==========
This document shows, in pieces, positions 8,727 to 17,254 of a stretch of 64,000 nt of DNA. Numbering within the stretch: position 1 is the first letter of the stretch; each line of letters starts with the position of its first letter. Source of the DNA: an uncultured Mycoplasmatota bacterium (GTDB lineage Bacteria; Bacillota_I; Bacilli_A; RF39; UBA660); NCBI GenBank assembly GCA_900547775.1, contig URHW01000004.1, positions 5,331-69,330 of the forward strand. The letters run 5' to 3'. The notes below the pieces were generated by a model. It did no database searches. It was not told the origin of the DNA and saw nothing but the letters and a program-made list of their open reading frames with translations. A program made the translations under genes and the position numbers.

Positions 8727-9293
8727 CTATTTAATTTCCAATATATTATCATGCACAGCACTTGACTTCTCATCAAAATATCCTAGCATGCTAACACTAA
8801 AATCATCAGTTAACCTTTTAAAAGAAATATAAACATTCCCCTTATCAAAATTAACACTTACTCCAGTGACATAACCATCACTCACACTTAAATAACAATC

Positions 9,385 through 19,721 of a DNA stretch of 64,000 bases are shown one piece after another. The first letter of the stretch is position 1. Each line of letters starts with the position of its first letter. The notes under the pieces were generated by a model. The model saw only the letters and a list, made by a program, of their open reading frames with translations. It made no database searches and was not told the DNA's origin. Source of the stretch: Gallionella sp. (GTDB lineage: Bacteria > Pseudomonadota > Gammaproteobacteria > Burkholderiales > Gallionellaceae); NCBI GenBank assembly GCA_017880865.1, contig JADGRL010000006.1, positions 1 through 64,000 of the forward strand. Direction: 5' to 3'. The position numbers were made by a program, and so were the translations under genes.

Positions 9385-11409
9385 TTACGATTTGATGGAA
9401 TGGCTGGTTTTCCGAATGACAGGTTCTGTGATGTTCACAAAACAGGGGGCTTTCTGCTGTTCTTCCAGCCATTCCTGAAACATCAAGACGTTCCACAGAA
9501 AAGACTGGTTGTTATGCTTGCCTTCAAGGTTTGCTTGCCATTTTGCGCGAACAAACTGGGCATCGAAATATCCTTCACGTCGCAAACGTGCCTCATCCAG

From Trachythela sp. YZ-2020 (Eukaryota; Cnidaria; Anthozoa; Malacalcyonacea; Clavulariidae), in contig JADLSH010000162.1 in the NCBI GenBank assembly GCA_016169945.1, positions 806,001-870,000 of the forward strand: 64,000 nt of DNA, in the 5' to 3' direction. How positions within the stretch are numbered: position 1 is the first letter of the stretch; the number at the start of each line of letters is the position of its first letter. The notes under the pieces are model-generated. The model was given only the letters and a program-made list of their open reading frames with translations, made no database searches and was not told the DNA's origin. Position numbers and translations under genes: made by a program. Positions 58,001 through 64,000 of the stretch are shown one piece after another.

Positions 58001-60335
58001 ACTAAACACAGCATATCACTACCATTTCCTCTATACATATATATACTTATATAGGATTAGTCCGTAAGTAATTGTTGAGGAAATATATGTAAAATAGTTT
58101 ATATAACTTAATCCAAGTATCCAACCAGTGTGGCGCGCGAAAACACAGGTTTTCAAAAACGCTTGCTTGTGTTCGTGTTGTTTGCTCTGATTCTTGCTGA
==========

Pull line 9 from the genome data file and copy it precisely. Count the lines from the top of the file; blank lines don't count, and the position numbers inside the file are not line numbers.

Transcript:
9501 AAGACTGGTTGTTATGCTTGCCTTCAAGGTTTGCTTGCCATTTTGCGCGAACAAACTGGGCATCGAAATATCCTTCACGTCGCAAACGTGCCTCATCCAG